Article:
How AFRY can support companies demonstrate leadership in ESG performance
AFRY has long-established experience in assessing environmental and social compliance at company level. Our experts provide insights into the variety of rating systems, their quality claims, purpose, underlying methodology and target groups.
The ESG rating landscape appears to be complex and companies are often lacking a full understanding of how scoring systems work. AFRY understands the challenge that companies are facing and provides guidance on how to improve rating results, focusing on improvement areas with the highest leverage. AFRY can help answer clients’ questions in the wider context of their ESG strategy:
What is your status quo ESG performance and level of maturity?
Who are your main stakeholders and target groups for your ESG rating?
Which sustainability topics represent the most material concerns for your company’s profile?
Which ratings are relevant to your industry, size and external communication?
How can your company best present its ESG risk management system(s) in a credible, transparent and comprehensible way?
AFRY has been successfully supporting companies from a variety of sectors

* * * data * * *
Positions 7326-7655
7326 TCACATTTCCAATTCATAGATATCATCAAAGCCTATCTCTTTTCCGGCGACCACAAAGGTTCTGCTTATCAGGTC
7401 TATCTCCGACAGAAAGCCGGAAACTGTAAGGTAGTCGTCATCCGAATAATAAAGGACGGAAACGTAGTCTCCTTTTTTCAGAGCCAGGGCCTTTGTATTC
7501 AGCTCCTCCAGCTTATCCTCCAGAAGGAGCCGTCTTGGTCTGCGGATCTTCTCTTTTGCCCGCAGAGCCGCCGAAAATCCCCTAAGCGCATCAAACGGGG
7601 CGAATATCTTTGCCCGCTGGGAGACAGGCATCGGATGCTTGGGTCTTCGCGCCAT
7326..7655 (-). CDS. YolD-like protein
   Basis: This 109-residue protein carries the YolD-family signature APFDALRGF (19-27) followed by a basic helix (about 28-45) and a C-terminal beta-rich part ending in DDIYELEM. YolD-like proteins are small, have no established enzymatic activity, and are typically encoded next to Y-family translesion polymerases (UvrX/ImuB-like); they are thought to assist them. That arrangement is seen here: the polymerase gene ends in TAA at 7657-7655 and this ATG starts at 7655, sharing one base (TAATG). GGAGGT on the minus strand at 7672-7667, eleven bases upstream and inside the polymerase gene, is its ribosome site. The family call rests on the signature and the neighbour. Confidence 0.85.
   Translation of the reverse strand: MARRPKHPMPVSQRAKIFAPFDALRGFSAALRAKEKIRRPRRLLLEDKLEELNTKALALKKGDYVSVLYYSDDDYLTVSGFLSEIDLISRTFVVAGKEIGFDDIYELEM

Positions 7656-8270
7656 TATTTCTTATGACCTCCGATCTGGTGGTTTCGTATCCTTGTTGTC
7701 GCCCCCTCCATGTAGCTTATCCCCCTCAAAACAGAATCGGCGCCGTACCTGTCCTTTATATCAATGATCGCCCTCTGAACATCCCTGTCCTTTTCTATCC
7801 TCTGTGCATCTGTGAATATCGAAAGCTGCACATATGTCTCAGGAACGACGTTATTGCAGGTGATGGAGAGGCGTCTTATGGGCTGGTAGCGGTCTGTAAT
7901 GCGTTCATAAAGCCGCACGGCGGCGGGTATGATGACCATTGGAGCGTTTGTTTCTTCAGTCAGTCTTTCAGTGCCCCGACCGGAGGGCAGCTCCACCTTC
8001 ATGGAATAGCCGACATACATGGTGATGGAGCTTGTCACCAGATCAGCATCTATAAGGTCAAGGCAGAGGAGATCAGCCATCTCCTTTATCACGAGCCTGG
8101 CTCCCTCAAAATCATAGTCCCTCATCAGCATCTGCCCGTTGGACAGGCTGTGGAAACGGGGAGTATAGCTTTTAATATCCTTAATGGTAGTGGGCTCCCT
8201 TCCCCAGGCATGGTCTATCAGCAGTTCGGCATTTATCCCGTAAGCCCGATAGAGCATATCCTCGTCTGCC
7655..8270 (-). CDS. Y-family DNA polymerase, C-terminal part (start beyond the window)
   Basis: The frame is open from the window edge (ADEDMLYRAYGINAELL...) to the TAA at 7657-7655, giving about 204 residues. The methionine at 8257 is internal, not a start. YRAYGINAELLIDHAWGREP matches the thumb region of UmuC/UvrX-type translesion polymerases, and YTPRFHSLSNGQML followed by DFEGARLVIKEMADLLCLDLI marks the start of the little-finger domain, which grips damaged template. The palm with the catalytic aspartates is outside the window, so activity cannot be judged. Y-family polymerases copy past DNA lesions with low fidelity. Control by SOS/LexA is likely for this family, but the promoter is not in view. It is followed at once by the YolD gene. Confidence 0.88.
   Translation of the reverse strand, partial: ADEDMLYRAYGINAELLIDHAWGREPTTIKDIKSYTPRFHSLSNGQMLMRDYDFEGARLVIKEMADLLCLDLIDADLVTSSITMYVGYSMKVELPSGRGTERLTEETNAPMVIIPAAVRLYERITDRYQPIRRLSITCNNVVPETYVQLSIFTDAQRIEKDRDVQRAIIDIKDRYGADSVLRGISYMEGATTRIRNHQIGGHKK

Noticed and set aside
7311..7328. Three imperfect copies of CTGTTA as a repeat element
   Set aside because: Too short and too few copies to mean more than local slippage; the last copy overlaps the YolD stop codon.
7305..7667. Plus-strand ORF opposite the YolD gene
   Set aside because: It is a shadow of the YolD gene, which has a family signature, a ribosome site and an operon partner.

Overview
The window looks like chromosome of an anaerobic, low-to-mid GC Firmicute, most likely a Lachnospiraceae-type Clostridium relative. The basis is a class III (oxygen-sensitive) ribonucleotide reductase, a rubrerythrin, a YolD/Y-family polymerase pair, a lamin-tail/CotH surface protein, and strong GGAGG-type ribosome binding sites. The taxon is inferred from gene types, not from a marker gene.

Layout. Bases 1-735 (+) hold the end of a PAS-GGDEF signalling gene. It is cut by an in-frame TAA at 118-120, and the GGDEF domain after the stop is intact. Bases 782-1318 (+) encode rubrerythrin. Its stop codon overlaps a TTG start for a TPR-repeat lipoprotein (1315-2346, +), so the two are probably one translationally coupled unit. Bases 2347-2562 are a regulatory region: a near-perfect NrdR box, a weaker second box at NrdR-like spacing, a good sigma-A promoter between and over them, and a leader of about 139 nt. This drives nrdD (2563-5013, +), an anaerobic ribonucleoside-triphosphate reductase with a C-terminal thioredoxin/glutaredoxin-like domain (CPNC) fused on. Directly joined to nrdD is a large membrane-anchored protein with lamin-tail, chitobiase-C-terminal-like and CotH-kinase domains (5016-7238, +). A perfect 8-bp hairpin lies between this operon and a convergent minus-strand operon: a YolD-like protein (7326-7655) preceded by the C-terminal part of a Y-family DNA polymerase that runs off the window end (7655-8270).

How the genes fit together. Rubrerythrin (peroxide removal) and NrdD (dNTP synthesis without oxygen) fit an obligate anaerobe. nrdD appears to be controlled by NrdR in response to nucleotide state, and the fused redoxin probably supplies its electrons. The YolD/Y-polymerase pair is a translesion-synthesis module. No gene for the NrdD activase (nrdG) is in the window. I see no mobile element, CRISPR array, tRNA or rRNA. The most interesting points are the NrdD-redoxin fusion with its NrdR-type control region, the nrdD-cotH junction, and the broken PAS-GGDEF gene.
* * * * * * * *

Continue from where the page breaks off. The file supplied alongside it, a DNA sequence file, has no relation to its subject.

AFRY helps during the preparation for an ESG rating and develops a customised approach to achieve the desired goal, e.g. a specific scoring level. Our goal is to improve our clients' ESG rating results for long term value creation.
In 2022 we worked with one of our clients, a large German automotive supplier, for the second time in raising their EcoVadis rating score and showcasing their strong ESG commitment. We developed a detailed corrective action plan based on their existing scorecard with concrete improvement measures, we supported during the choice of evidence documents and we reviewed the questionnaire responses before submission.
We organised workshops for a Swedish healthcare group addressing the lack of transparency concerning the EcoVadis rating methodology. With our support, the company has improved their score significantly and reached Gold status in 2022. AFRY’s team of experts further helps review relevant management system documents such as company policies and guidelines to foster improvements beyond rating results.
Whether you are at the beginning of your ESG journey or if you are more experienced with rating systems, AFRY’s team can help you to efficiently improve your mode of operation and results. Contact our ESG rating lead Pia Dewitz.